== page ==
I believe the music industry is the perfect example of when disruption is 100 percent a good thing. The industry was torpedoed by file sharing and had lost more than half its value in a very short period back in the 2010s, seeming completely stuck. Then came the likes of Spotify with a new model, offering up something better than piracy for the consumer and bringing transparency and user-based royalty distribution to a broken value chain. Ten years later, the industry is looking more prosperous than ever before. More artists than ever are getting their art distributed, labels and publishers are making more money than ever, and, in the next decade, the music-streaming market is looking to more than triple in value, from 22 billion to 75 billion in 2030.

Alongside this strong macro comes the B2B expansion of the market, led by Soundtrack, offering a potential 15–20 percent incremental growth on top of this amazing growth trajectory, providing artists and songwriters additional royalty from their music.

Perhaps a bad example of disruption is the travel industry, where traveling became so much more accessible and affordable, allowing a major increase in air travel, leading to significant negative impact on our carbon footprint.

Can you share 3 of the best words of advice you’ve gotten along your journey? Please give a story or example for each.

Focus, focus, focus — Daniel Ek (Founder, CEO & Chairman Spotify)

Spotify is today the world leader in music streaming, and, for the first time after 10 years, did they start to diversify into “audio” after nailing “music” first.

Don’t expect anything in music industry to be logical (Jonas Wikström, Creative Director at Universal Music Publishing)

When choosing to leave a prosperous career in consulting to enter the music industry with my first startup in music tech, Jonas prepared me for what was to become my new reality, and with these simple words in the back of my head, I have survived through the madness.

Attitude reflects leadership (Jeff Ransdell, Founding Partner and Managing Director at Fuel Venture Capital)

When fighting off a takeover attempt on Soundtrack, Jeff supported me both as an individual leader and as a funding partner, helping me lead the team through a very challenging time, saving the company and setting it up for its next trajectory.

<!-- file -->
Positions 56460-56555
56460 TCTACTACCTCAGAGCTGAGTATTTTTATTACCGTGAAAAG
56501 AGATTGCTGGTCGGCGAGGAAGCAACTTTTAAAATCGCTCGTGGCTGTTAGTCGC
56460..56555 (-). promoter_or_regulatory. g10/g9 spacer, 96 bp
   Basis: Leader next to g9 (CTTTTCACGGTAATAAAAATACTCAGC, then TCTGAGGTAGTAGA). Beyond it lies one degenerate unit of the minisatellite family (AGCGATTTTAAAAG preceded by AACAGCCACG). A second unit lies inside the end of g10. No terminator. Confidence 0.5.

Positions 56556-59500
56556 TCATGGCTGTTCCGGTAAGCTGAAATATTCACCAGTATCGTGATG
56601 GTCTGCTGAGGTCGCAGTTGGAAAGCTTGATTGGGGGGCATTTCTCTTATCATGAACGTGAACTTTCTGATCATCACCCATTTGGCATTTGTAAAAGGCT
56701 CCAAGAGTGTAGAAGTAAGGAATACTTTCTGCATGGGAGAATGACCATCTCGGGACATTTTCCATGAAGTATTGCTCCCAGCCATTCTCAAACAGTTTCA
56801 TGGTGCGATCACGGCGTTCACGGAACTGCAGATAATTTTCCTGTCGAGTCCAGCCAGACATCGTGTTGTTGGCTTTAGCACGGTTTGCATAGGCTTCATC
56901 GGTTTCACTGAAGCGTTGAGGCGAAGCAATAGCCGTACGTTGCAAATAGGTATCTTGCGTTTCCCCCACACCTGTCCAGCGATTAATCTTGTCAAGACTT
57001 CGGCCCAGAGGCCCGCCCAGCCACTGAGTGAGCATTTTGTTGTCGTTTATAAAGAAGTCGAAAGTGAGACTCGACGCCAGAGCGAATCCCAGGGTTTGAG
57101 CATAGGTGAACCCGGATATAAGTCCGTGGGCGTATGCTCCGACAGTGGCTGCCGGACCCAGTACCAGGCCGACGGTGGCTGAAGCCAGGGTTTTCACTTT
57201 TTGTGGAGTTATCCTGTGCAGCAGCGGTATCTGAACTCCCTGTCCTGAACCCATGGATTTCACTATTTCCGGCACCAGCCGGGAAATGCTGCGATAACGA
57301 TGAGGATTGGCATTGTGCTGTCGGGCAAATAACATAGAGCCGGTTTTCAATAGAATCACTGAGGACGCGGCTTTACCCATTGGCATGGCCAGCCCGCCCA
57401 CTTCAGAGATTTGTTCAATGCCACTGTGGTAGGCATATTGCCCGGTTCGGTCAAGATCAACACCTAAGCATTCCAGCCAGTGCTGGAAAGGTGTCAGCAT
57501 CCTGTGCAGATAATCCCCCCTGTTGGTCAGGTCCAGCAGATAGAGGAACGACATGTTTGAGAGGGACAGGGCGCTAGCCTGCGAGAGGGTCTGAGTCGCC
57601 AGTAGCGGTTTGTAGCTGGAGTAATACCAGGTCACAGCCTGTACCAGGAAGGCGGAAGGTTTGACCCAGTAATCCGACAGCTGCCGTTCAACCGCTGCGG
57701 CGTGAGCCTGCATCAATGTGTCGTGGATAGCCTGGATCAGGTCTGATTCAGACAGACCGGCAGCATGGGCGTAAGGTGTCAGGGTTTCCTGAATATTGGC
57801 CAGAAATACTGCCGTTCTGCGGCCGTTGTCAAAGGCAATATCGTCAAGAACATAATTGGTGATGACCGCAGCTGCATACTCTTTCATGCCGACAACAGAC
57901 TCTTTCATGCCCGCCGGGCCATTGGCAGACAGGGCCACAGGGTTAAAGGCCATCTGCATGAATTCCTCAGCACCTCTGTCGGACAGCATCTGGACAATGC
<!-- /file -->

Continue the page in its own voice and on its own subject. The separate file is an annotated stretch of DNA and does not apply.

Lead generation is one of the most important aspects of any business. Can you share some of the strategies you use to generate good, qualified leads?

In general, our business is based on an established need and behavior, so if you run a restaurant chain, you need a solution for music, and you are most likely not happy with your current solution. These prerequisites are where Soundtrack starts our lead generation, tapping into all the different search behaviors that occur when businesses take action around finding a music solution. Search is our absolute most important tool in lead generation, and the art of understanding these search patterns throughout different industries and types of businesses. For example, an Italian restaurant entrepreneur in Brooklyn might start their search with a number of different approaches like “Italian music for restaurants” or “Pavarotti and wine,” completely different logics to start a search.

We are sure you aren’t done. How are you going to shake things up next?

I am currently 100 percent dedicated to disrupting this multi-billion dollar market opportunity at its core, providing the right music at the right place at the right time for businesses. Moving forward, however, my goal is to evolve the audio experience in the public domain, creating the world’s biggest audio network in terms of consumer reach.

Do you have a book, podcast, or talk that’s had a deep impact on your thinking? Can you share a story with us? Can you explain why it was so resonant with you?

Built to Last: Jim Collins (author of Good to Great)

This book has helped me develop patience and perseverance in business. As the authors explain it themselves — “This is not a book about charismatic visionary leaders. It is not about visionary product concepts or visionary products or visionary market insights. Nor is it about just having a corporate vision. This is a book about something far more important, enduring, and substantial. This is a book about visionary companies.”

Can you please give us your favorite “Life Lesson Quote”? Can you share how that was relevant to you in your life?

“Don’t cry for money Ola”

After moving to the US as a 6-year-old, not speaking a word of English, my new Italian-American neighbor George D’angelo pretty much took care of me in our English-speaking public school. He didn’t just help me with the language barrier but also shared his life wisdom with me during those challenging first years in the US. His words have formed me and my approach to life and business.

If you could inspire a movement that would bring the most amount of good to the most amount of people, what would that be?

It would be a movement around helping people help each other. Covid has actually created some good behaviors where people and even companies have started to think and act more around helping people that are in a tough situation, helping at risk groups with grocery shopping, for example. Our society has become so individualistic that any movement towards a more collective and empathetic thinking is a move in the right direction, even through smaller gestures.

How can our readers follow you online?

LinkedIn

Twitter